Scoop Hotel in Addis Reopens

The South China Morning Post has a feature length article about the reopening of the  Taitu Hotel in Addis Ababa. This is written by Ian Gill who made a recent visit. His story opens with this:

The ghost of William Boot is back to haunt the resurrected Liberty Hotel. Addis Ababa’s Itegue Taitu Hotel, made famous as the Liberty in Scoop, Evelyn Waugh’s acclaimed 1938 satire about sensation-seeking foreign corres­pondents, has been restored following severe fire damage in early 2015, more than a century after it was built. “It is a heritage building and has been repaired close to its original form,” acting manager Woineshet “Winy” Teshome says, as I wallow in literary nostalgia over curried chicken in Ethiopia’s oldest hotel.

The story goes on to discuss the journalists described in Waugh’s novel who stayed in the hotel, at the time the best available. According to Gill:

Today, compared with its many-starred rivals, the Taitu is modest in facilities and price; Lonely Planet describes it as offering “a cash-strapped overlander a classy experience for very little coin”. Outside, the bustling, noisy Addis Ababa develops at unceasing pace – largely financed by billions of dollars from China – but the Taitu remains an oasis of quietude and a unique window on more than 100 years of drama.

After a summary of the Addis depicted in Waugh’s novel, the article concludes:

The Taitu Hotel, however, wears its past lightly. The portraits of Menelik II and Taitu Betul hanging from the walls add atmos­phere, but are not accompanied by much explanatory text. Missing is any memento of Waugh. His absence could perhaps be explained because Scoop was unflattering to Abyssinia and Waugh, going against the popular outcry against Mussolini’s attack, supported the colonialist adventure, believing it might bring order and civilisa­tion to a barbarous land. Another factor might be that Ethiopia was long denied access to Western writers under a communist regime.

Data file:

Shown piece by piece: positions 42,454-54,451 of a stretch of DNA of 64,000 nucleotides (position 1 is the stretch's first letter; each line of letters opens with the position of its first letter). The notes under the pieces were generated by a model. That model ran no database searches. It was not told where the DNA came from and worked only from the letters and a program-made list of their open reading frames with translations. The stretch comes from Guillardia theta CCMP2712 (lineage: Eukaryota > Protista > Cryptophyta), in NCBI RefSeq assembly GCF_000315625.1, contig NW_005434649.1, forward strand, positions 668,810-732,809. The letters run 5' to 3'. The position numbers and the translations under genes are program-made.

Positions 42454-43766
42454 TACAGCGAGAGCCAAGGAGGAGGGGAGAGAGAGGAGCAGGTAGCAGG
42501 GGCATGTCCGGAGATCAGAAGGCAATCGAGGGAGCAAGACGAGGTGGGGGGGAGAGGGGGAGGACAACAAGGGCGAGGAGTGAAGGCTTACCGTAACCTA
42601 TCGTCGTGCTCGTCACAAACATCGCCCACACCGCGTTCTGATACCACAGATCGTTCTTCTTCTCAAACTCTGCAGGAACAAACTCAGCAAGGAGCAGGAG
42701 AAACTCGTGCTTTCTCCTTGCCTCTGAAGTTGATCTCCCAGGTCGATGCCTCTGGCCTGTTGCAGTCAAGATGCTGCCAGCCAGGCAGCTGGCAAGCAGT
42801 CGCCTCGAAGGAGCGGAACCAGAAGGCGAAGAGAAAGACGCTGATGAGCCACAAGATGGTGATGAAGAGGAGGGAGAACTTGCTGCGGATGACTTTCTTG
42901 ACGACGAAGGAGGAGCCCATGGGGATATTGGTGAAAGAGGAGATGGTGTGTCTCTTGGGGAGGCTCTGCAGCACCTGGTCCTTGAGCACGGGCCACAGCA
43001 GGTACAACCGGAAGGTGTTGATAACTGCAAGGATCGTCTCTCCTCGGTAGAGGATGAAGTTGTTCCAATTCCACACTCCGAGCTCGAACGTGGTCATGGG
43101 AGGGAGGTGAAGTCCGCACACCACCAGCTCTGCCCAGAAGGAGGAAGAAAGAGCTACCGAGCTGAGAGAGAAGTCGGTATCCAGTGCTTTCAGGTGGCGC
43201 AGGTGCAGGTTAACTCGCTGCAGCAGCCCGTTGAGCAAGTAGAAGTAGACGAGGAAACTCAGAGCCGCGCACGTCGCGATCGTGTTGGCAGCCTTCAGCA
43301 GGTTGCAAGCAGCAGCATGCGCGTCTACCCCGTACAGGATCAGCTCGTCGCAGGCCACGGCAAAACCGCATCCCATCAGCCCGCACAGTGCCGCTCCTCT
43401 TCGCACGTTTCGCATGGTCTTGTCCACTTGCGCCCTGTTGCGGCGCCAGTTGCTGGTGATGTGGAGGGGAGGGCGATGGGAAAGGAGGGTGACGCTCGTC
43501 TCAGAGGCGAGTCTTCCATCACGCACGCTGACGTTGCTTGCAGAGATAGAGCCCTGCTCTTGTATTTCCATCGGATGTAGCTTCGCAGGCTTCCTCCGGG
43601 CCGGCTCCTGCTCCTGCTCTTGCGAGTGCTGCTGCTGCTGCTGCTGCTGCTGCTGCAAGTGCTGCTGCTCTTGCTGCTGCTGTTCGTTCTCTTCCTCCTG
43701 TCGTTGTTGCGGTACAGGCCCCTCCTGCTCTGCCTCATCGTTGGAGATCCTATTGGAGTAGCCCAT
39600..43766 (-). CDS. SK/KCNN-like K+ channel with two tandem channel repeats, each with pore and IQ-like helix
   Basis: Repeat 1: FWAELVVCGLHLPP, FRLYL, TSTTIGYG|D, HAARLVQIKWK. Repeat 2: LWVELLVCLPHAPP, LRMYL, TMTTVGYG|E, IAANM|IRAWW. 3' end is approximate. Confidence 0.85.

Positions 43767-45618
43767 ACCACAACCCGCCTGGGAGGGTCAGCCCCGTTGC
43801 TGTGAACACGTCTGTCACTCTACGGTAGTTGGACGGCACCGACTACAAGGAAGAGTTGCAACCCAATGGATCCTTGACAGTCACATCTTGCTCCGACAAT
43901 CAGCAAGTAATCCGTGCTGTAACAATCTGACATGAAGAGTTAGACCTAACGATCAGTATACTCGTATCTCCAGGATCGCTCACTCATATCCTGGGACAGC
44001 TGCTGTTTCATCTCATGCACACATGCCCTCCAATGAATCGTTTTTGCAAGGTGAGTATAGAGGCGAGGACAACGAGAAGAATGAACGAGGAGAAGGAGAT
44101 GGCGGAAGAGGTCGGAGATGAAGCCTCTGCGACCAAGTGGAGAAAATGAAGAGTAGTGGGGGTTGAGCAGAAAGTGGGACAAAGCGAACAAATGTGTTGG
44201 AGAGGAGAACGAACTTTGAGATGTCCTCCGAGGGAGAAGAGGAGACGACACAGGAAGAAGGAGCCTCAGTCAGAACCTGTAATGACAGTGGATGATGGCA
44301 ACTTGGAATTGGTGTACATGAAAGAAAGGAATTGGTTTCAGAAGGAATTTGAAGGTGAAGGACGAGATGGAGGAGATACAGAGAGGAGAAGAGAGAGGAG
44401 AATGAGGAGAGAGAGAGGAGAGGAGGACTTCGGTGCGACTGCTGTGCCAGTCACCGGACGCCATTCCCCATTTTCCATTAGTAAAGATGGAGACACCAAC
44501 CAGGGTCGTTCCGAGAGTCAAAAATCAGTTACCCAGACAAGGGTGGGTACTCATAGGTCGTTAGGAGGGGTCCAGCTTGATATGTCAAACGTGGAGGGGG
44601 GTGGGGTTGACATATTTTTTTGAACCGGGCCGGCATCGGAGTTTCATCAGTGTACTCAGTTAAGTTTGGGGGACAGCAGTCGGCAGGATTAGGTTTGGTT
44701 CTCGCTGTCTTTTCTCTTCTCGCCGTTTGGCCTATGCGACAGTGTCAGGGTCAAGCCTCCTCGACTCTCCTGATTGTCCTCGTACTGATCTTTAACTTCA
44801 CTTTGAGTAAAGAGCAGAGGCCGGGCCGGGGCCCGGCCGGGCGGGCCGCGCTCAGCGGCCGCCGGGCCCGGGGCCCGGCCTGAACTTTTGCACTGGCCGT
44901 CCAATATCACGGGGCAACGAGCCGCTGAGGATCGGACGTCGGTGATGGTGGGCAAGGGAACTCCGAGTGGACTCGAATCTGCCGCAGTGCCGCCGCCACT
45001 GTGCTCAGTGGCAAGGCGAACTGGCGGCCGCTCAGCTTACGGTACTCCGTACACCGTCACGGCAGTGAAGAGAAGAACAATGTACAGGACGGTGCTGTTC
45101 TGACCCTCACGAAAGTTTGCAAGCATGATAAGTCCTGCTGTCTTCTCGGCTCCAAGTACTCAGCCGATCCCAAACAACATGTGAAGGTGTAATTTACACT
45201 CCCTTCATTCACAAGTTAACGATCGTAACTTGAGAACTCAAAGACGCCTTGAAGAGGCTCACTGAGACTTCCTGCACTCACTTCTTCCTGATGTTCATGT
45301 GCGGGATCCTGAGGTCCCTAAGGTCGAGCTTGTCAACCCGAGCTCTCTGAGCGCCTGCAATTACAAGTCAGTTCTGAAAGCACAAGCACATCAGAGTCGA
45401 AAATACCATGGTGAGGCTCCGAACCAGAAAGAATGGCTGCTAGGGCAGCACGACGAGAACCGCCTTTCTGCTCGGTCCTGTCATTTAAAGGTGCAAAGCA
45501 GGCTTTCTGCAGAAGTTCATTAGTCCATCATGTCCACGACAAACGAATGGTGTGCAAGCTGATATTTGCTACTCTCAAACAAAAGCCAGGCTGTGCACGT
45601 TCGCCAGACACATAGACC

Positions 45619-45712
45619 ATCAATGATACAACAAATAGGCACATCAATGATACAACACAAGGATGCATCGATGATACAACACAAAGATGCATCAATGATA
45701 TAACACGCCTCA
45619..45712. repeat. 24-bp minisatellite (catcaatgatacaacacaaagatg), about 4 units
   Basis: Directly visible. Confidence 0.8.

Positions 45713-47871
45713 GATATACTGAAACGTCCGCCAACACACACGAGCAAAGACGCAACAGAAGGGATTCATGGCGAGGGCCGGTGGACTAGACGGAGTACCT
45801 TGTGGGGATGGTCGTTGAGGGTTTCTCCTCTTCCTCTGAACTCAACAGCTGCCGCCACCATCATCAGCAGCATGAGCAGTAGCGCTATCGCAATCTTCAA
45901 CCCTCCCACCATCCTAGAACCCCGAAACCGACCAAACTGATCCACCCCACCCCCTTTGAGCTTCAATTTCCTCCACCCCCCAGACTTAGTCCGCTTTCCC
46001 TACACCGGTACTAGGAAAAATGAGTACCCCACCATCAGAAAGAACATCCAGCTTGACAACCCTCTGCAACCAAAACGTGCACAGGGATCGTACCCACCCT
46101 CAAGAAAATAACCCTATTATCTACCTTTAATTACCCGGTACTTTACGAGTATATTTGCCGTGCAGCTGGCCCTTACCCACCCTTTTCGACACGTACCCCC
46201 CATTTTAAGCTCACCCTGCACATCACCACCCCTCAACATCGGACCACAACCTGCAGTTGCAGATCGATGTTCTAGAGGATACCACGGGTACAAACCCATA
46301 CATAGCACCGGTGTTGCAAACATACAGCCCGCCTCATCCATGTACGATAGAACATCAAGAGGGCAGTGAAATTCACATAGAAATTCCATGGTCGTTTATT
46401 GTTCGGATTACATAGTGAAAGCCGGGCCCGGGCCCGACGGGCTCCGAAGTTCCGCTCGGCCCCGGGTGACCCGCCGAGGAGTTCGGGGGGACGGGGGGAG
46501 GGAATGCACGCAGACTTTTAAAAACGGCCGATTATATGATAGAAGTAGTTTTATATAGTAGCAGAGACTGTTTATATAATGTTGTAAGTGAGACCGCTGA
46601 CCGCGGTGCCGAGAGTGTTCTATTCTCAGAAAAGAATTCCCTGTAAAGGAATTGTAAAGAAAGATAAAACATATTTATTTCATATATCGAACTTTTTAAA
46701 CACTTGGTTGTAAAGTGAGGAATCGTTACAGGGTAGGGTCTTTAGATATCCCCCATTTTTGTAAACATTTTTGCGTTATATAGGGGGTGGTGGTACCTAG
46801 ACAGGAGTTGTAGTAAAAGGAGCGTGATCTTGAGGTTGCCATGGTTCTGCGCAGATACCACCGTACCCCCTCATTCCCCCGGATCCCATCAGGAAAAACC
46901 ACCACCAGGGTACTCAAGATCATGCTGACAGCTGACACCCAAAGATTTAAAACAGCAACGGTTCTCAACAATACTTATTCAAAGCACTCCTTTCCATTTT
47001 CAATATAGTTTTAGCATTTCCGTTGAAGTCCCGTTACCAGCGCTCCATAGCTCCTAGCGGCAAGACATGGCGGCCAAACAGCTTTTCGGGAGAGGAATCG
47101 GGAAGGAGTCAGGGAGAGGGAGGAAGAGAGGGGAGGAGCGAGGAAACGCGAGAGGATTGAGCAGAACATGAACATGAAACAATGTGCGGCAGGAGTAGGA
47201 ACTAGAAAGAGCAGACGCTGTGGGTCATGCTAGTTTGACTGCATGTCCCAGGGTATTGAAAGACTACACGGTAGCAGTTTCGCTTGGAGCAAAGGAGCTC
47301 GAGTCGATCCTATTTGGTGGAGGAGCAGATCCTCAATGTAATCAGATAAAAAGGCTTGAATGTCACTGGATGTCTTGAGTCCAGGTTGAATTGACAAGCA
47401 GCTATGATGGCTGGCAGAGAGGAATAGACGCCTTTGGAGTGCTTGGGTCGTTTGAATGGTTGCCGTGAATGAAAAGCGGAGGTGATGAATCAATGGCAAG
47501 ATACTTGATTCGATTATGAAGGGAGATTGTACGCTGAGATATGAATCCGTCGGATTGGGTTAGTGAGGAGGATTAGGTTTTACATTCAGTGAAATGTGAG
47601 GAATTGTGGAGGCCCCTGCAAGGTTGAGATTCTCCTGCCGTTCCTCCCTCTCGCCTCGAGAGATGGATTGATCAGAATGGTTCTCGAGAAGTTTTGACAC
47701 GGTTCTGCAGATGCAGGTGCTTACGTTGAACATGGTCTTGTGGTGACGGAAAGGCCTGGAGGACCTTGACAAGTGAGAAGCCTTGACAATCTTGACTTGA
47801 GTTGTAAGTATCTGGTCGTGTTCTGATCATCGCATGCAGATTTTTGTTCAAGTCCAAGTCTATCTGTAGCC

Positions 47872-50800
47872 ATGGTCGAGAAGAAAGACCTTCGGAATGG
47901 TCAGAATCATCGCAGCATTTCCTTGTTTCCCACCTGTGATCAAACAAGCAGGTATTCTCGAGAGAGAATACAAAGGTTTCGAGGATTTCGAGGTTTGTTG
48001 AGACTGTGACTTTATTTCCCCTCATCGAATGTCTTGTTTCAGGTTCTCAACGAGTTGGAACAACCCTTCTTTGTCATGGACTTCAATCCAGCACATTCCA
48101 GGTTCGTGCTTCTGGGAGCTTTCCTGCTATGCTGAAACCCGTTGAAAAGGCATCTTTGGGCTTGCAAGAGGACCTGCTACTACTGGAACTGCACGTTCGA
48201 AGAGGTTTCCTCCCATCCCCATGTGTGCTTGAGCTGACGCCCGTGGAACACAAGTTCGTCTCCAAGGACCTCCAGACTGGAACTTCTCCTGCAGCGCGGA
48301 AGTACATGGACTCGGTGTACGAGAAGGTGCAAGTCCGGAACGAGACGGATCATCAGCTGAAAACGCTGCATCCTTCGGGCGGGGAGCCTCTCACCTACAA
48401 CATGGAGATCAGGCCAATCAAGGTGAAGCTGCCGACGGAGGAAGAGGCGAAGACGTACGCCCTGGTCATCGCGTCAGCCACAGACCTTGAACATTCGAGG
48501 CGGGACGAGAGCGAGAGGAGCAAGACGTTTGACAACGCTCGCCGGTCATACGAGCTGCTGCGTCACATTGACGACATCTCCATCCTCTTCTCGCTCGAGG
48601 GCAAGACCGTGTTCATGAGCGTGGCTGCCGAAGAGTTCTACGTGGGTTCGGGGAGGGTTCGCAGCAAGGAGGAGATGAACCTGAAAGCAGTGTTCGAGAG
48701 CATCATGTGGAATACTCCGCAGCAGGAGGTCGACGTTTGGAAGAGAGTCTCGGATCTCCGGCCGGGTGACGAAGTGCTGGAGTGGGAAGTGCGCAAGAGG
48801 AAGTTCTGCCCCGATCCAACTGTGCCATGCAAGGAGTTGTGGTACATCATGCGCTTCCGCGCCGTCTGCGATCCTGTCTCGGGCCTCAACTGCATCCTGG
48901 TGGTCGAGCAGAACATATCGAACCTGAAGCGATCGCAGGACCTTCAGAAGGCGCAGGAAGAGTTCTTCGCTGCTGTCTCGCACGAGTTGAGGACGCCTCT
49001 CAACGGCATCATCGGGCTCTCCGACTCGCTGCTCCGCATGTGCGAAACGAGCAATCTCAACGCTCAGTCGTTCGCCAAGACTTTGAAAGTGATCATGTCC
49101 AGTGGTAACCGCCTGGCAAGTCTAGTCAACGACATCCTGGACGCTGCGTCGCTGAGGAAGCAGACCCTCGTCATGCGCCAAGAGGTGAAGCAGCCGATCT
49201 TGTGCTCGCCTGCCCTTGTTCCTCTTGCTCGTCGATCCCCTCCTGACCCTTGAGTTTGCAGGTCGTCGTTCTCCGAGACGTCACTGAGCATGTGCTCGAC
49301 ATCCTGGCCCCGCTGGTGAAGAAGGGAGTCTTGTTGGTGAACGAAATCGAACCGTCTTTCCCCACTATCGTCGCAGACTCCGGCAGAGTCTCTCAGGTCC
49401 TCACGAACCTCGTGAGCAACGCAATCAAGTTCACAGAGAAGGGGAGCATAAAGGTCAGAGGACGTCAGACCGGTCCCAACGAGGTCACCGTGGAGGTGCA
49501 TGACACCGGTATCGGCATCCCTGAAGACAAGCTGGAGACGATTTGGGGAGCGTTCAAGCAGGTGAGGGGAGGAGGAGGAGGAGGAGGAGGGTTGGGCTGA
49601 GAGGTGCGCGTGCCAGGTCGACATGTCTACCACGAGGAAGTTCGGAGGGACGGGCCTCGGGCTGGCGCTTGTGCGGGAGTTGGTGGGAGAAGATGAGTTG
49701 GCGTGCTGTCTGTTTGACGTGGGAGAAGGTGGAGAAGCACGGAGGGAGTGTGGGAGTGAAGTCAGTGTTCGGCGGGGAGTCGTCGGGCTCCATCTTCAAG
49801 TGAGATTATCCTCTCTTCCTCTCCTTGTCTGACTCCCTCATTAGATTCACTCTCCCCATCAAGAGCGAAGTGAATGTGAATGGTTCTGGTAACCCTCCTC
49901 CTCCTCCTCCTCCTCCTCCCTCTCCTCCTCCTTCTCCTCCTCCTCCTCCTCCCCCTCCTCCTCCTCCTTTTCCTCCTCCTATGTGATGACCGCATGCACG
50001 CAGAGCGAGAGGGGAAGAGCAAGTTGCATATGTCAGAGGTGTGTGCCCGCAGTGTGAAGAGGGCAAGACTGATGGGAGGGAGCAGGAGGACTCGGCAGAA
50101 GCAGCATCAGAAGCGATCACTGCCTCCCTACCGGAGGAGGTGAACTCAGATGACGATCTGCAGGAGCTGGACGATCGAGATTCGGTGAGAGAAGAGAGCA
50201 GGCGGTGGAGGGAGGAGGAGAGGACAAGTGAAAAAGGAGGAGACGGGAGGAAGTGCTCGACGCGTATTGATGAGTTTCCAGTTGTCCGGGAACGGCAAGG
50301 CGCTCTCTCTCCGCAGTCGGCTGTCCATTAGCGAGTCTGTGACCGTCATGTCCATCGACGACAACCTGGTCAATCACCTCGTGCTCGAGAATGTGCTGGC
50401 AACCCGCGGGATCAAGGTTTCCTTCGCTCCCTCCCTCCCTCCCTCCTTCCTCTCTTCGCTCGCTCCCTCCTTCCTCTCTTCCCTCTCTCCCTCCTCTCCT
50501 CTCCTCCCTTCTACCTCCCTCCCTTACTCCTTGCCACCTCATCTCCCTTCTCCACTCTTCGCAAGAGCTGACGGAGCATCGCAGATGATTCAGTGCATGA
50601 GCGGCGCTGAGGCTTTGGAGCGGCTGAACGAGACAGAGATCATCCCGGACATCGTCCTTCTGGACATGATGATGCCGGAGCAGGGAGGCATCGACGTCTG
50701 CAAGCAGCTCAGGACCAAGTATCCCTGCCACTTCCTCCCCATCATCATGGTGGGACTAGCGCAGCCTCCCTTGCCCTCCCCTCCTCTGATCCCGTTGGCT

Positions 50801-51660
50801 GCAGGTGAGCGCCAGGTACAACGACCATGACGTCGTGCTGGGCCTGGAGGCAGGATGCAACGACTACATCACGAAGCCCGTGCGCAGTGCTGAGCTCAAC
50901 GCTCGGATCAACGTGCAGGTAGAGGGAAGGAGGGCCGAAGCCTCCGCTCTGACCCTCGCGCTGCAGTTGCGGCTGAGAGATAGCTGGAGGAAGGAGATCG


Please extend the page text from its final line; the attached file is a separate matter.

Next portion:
Since the author’s day, the hotel has instituted one important change. Witness this passage from Scoop: “Corker and William [Boot] sat down to luncheon. The menu did not vary at the Liberty; sardines, beef and chicken for luncheon; soup, beef and chicken for dinner; hard, homogeneous cubes of beef, sometimes with Worcester Sauce, sometimes with tomato ketchup; fibrous spindles of chicken with grey-green dented peas.” Today, the menu offers a variety of Ethiopian and Western fare. William Boot would be pleased.

It is perhaps not so surprising that there is no memento of Waugh at the Taitu. In the trip described in Scoop, Waugh himself stayed in a smaller venue called the Deutches Haus. As detailed in an earlier post, Waugh also mentions both hotels in Waugh in Abyssinia where he calls what is now the Taitu, the “Splendide” (pp. 66-78). This may well be the source of the hotel (or at least its name) which provided the setting for many skits and much laughter in the Benny Hill Show; it was there called the “Hotel Sordide”.

The online version of the article is accompanied by several contemporary photos of the interior and exterior of the refurbished hotel. Mr Gill also reported on his visit in a letter to the Evelyn Waugh Studies. This appears along with some of the same photographs in No. 49.1 (Spring 2018).

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